“I refuse to accept the normalisation of demonising the Jewish State followed by a hurtful silence from the university administration. University shapes the leaders of tomorrow and the administration should not be complicit in an indoctrination of hate. Being a Jewish activist on campus is all about building bridges, advancing peace and celebrating our traditions. No student, club or university will stop us in our fight for the recognition of our identity.– Albert Tamman, London.

“I am tired of Jewish history being denied, Jewish peoplehood delegitimised, and my oppressors given free reign on university campuses. I am tired of having my safety threatened. I am tired of being vilified for existing. I am tired of university administrations refusing to take action against blatant, violent antisemitism. I demand action. Now. I deserve to feel safe on my campus.” – Eliyahu Lann, Melbourne.

“I am exhausted by constantly having to defend my existence. As Bari Weiss says ‘Jews are not here to be anti-antisemites. We’re here to be Jews’. I dream of a day when college campuses don’t back kids into corners, forcing them to strip themselves of their dignity and discard their 5,000 years of culture and history to enter. I will never be their version of a “good” Jew. But I am more than this. I am a proud Jew, Zionist, and Human. That’s ‘good’ enough for me.” – Sophie Frieden, Chicago.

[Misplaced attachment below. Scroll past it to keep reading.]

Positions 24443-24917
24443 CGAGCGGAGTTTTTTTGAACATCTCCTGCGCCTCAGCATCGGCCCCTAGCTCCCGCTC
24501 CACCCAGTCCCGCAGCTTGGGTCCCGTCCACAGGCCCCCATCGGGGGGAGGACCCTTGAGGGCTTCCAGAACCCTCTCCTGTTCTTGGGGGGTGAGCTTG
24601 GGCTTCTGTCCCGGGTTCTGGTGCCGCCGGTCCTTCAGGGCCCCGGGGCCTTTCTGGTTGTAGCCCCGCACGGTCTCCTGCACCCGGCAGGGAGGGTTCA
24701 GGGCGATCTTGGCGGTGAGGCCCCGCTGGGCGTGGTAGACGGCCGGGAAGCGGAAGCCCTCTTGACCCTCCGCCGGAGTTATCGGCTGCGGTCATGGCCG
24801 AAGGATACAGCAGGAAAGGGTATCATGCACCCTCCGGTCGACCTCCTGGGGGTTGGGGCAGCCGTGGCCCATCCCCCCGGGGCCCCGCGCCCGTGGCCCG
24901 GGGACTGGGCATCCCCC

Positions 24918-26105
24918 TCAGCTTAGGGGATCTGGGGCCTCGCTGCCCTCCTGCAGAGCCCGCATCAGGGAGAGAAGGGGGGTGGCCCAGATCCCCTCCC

Antisemitism has become so normalised on campuses that too many students don’t even know what is antisemitic and what is not. Too many Jewish students have become afraid to speak up but we can’t give up! We must empower our community by giving them the right tools to combat antisemitism. As Jewish students, we have a responsibility to teach our fellow non-Jewish friends about our incredible story and antisemitism. We must create relationships; with students to get them to help us to call out students, professors and institutions so that the leaders of tomorrow can graduate without dangerous ideas about the Jews and Israel in their head”Elie Codron, Boston.

Category: Contributor Op-Eds